“It was difficult not to fall in love.”
Late night Idylls. The shores of Lake Maracaibo.
by Colin Leslie Beadon
There were things he had not wanted to write about for many years, thinking perhaps they were best weathered away by time. Yet time, as he had thought it might, could never deaden such memories. And so the years had slipped, and before his memory should fail, ….
Even the bodega music, had a life of its own, the late night music of the bodegas, which he loved still, the languid throb of boleros, or waltzing Castian, the bote, still cut into his being.
And the girls he danced with; the slap of their sandals, the soft almost urgent sound of their voices, as they sang, sweet-breathed, body pressed-swinging tightly- giving,… against him. And so the warm nights around Lake Maracaibo merged, the girls in your arms, sweating, into one.
True, he was near-exhausted after days and nights out on wells on the lake with little sleep; and so he and his Venezuela crew coming off lake, late, stopped off, at watering holes they referred to as ‘The Convents’ their walls being cluttered with sad-faced Mother Mary images, their lighting being ambiance-creating flickering candles.
And the girls gathering around, fascinating long black haired-sweeping young women, carefully dressed, with impeccable bodies, and manners, if you treated them as the ladies they deserved.
Those dark Latin eyes, their small sometimes inquisitive hands, the almost childlike smoothness of their skins, their natural unforced laughter; and what they would tell about the misfortune of their lives where they came from, Barranquilla, Cucuta, or Bogota; and what they could promise with their eyes.
It was in the bodegas his aficion had emerged for the voices of Latin singers like Dutra and Manzanero, Ledesma and Luis Miguel “Para que acabar este amor?” “ Que estran~o que no podria dormir sin ti”. It was in the bodegas he had learned what it was like to dance with experts who could portray every word of a love song in the sway of the dance; the hypnotics, of guitar, trumpet, cowbell, and deep throbbing tumba; And then girl in your arms, who relinquished more than you could ask.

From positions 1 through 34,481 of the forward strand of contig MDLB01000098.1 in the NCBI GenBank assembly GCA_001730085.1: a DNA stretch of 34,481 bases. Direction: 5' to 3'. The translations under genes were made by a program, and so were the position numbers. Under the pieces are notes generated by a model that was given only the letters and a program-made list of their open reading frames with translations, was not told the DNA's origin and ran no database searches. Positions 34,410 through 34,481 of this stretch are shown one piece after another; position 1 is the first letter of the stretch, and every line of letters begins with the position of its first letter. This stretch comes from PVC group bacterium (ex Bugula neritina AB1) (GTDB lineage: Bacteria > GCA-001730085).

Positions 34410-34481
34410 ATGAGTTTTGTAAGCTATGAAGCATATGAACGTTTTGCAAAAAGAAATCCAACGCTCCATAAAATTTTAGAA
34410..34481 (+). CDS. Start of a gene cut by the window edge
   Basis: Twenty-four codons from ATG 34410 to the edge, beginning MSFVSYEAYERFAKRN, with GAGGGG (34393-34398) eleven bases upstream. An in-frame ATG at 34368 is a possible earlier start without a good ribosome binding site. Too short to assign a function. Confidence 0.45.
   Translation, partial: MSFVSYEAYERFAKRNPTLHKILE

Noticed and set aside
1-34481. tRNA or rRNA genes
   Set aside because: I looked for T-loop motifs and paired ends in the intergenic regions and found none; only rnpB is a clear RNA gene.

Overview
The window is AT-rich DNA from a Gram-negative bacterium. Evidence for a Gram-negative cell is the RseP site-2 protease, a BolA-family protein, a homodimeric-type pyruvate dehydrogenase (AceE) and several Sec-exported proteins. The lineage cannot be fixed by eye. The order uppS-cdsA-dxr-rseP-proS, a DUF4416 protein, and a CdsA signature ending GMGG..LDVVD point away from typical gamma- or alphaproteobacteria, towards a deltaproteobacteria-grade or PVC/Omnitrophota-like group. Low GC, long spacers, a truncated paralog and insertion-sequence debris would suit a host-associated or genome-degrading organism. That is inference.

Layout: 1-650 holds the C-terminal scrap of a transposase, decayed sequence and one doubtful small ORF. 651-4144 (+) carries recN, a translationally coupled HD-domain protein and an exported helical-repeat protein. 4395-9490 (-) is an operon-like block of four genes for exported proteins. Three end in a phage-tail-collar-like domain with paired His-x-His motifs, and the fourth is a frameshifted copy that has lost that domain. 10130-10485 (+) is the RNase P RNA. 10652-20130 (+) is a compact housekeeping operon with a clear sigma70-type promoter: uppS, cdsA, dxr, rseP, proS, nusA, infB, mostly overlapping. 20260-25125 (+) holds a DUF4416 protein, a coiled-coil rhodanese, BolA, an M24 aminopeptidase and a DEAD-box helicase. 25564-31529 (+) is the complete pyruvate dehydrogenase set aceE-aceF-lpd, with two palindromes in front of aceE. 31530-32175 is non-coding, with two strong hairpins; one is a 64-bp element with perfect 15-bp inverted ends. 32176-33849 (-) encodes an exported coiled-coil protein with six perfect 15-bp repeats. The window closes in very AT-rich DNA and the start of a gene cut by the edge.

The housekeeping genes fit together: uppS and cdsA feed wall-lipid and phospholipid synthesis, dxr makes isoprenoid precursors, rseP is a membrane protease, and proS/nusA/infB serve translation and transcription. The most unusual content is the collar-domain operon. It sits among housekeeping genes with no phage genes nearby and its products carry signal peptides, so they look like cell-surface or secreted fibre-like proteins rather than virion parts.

Ok, so he and his crew filled the tables with their empty Zulia, Regional, or Polar beer bottles, and he fed his crew and the young ladies, parallia of steak, pork and chicken, and expertly cooked yucca, whose aroma from the kitchens pervaded the ambiance of candle-flickering tables and the sense-quickening perfumes of the girls.
The Convents, in truth were such places, so clean, self managed, no madam officiating, just a big cheerful armed guard sitting on a leaned-back chair against the outer wall in the car park, spitting chewing tobacco or chicken bones.
It was difficult not to fall in love. The ladies clung, like long lost lovers each time they revisited, or left. ‘ El Hombre Simpatico’ they called him, laughing and happy, to see him return.
At last, full-bellied,… and often enough,… a little too groggily – unsteady, … they’d clamber into their powerful V eight pickups trucks to drive for station base,…en la amanecer, in early dawn.
Heart-felt, indented in his being, who could insist he forget those people and those places now?
Colin Leslie Beadon. April 2014.
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For other writing by Colin Leslie Beadon, click here.